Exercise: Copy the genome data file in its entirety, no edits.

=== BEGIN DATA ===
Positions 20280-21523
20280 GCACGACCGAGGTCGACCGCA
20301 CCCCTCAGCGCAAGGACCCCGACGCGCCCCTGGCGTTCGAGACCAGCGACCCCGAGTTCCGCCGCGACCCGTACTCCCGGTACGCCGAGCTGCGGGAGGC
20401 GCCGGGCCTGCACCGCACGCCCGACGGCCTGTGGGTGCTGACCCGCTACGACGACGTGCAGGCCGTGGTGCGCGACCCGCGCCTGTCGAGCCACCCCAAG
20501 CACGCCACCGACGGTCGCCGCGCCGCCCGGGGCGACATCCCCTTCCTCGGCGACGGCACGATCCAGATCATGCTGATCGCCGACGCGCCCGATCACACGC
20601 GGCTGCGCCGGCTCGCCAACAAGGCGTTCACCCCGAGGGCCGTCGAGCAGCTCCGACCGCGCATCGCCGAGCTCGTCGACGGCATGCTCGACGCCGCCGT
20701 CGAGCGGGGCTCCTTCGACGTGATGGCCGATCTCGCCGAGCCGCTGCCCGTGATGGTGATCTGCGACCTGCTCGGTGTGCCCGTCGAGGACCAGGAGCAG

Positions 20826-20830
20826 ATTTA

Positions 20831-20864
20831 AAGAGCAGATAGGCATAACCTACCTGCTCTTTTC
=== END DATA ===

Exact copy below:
Positions 20280-21523
20280 GCACGACCGAGGTCGACCGCA
20301 CCCCTCAGCGCAAGGACCCCGACGCGCCCCTGGCGTTCGAGACCAGCGACCCCGAGTTCCGCCGCGACCCGTACTCCCGGTACGCCGAGCTGCGGGAGGC
20401 GCCGGGCCTGCACCGCACGCCCGACGGCCTGTGGGTGCTGACCCGCTACGACGACGTGCAGGCCGTGGTGCGCGACCCGCGCCTGTCGAGCCACCCCAAG
20501 CACGCCACCGACGGTCGCCGCGCCGCCCGGGGCGACATCCCCTTCCTCGGCGACGGCACGATCCAGATCATGCTGATCGCCGACGCGCCCGATCACACGC
20601 GGCTGCGCCGGCTCGCCAACAAGGCGTTCACCCCGAGGGCCGTCGAGCAGCTCCGACCGCGCATCGCCGAGCTCGTCGACGGCATGCTCGACGCCGCCGT
20701 CGAGCGGGGCTCCTTCGACGTGATGGCCGATCTCGCCGAGCCGCTGCCCGTGATGGTGATCTGCGACCTGCTCGGTGTGCCCGTCGAGGACCAGGAGCAG

Positions 20826-20830
20826 ATTTA

Positions 20831-20864
20831 AAGAGCAGATAGGCATAACCTACCTGCTCTTTTC